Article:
• Being run by University College London.
  • A research project exploring the relationship between cognition and place, and subsequently health and wealth.
  • Will develop two novel approaches to examine the effects of place, a policy or event on cognition, and measure both the size and duration of that effect – a concept similar to that of the carbon footprint.

Cognition is central to human function and is an important driver of health and social outcomes. However, unlike physical health, disability, economic growth or happiness, it is rarely a focal point of public policy.

Cognitive functioning is dynamic and can be affected by numerous factors, both positively and negatively.

This project is being run by a team at the Department of Neurodegenerative Disease at University College London, and will involve the development of a metric, a ‘cognitive footprint’, which expresses the cognitive impact of factors over time. The concept is similar to that of the carbon footprint.

The project will explore the relationships between cognitive function and ‘space’ using geostatistical mapping. This is an unbiased approach to quantifying the spatial distribution of a variable, in this instance cognition, based on postcodes.

The development of a metric that can capture the size and duration of a change in cognition could enable the comparison of the effect of different policies to maximise cognition and to preserve the cognitive ‘capital’ of an individual, a group or a population.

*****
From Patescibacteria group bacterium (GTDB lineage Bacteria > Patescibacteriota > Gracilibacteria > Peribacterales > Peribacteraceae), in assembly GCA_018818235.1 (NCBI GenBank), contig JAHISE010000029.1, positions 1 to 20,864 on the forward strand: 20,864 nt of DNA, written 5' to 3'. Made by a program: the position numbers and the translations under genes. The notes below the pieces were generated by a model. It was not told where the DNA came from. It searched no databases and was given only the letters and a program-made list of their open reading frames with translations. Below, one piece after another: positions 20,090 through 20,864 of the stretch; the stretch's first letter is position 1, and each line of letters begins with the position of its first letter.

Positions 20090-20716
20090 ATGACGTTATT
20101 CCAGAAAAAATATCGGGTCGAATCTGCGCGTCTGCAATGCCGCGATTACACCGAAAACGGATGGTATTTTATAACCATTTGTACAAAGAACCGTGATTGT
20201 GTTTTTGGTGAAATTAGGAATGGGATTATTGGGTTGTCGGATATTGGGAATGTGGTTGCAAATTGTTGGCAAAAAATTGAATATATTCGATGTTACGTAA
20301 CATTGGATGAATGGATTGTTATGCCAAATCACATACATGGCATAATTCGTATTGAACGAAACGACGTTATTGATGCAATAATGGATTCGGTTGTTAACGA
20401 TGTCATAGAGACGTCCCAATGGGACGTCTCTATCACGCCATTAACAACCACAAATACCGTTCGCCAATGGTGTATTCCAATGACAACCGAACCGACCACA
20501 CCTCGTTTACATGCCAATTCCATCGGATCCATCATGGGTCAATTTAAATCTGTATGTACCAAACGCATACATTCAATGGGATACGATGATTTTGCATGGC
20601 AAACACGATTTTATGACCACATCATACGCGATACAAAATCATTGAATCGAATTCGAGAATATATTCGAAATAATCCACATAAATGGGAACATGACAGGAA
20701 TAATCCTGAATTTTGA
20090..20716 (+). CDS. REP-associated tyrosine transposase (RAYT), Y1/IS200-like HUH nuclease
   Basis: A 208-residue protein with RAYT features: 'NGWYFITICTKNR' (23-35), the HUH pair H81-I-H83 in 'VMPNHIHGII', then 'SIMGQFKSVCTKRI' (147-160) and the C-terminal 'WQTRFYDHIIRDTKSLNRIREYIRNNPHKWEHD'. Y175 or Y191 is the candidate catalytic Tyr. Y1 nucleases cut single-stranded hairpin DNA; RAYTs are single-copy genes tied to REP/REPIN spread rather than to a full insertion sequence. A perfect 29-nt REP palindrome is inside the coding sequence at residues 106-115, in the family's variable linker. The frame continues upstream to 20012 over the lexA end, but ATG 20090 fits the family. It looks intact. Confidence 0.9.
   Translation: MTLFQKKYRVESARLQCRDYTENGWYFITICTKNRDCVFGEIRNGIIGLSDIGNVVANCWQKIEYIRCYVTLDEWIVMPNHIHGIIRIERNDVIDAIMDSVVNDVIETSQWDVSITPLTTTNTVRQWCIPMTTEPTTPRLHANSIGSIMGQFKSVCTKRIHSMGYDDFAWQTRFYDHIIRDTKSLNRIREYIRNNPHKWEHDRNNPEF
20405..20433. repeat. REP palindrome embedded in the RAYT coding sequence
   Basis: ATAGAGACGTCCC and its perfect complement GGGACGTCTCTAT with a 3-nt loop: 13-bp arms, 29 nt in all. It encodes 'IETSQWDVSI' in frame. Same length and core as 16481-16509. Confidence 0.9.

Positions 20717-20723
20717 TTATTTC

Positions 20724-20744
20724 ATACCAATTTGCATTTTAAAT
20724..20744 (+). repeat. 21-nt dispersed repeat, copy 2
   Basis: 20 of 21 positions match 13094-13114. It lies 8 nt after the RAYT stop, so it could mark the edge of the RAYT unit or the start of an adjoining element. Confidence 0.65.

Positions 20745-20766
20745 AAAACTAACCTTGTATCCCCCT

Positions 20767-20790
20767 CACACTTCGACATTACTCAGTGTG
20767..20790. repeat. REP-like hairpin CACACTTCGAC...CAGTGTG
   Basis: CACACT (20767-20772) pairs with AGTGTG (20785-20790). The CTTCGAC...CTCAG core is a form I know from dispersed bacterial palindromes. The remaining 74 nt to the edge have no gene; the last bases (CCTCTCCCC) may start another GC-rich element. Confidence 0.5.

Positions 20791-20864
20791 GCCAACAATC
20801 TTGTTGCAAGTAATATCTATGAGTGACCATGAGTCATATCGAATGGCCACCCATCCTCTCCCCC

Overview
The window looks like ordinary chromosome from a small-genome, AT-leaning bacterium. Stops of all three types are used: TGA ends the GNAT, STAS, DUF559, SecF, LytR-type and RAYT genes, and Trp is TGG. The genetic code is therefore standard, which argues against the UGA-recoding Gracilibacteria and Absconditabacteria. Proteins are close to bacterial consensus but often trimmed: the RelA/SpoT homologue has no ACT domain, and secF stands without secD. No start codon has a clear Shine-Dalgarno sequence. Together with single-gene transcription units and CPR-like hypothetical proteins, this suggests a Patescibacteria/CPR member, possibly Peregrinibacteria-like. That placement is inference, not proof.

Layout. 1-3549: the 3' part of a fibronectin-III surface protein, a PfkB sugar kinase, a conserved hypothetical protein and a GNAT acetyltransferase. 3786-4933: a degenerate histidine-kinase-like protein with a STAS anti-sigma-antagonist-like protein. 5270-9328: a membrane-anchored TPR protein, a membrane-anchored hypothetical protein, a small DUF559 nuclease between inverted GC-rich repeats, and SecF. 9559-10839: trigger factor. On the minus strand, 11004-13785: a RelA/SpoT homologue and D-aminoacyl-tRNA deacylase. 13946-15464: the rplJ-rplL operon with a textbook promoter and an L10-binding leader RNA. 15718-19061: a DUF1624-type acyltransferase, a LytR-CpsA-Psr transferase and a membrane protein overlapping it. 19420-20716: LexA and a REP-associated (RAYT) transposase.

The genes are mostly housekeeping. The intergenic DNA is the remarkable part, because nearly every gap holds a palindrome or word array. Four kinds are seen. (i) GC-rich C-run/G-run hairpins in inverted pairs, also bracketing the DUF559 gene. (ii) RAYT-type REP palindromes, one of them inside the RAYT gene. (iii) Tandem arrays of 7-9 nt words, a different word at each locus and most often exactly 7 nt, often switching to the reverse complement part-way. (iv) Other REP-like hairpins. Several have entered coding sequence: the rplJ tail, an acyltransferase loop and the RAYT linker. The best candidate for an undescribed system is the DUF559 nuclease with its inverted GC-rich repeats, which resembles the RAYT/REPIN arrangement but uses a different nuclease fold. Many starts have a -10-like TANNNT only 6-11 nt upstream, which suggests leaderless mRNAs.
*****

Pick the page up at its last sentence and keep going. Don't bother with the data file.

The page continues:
The concept of a ‘cognitive footprint’ has been proposed in previous work, and preliminary work has assessed the effect of medications and pollution on cognition. This project will develop the cognitive footprint as a metric that can be used to explore the relationship between space and cognition, and subsequently to broader measures of health and wealth.

The methodology developed through this project will be able to be used by the research community and decision makers, enabling aggregated measures of the association between place and cognitive capital.

Contact information

For more information, please contact Martin Rossor, Department of Neurodegenerative Disease, University College London.

Further reading

Quick guide

What makes us healthy?

March 2018
Quick guide

This guide explores how a person’s opportunity for health is influenced by factors outside the...

About this programme

Programme

The Social and Economic Value of Health

Programme

Our programme exploring the impact of health on the social and economic outcomes of individuals and...

You might also like...

Event

Webinar: Health in early years – how can we improve opportunities to live a healthy life?

Event

Join us for this webinar to hear fresh insights – and their implications for policy – from two...

Register

Blog

The challenge of going green: creating a more sustainable Health Foundation

Blog

As a funder, investor and a workplace, environmental sustainability should be a 'green thread'...

Press release

Government must ‘seize the moment’ and take a 'whole government’ approach to improving health, says charity

Press release

Health Foundation statement following the release of the cross-government strategy.

Kjell-bubble-diagramArtboard 101 copy

Get social

We believe we have a responsibility to act on climate change and environmental breakdown. We're taking steps to re… https://t.co/bEZx8NYPsS

Follow us on Twitter
Kjell-bubble-diagramArtboard 101

Work with us

We look for talented and passionate individuals as everyone at the Health Foundation has an important role to play.

View current vacancies
Artboard 101 copy 2

The Q community

Q is an initiative connecting people with improvement expertise across the UK.

Find out more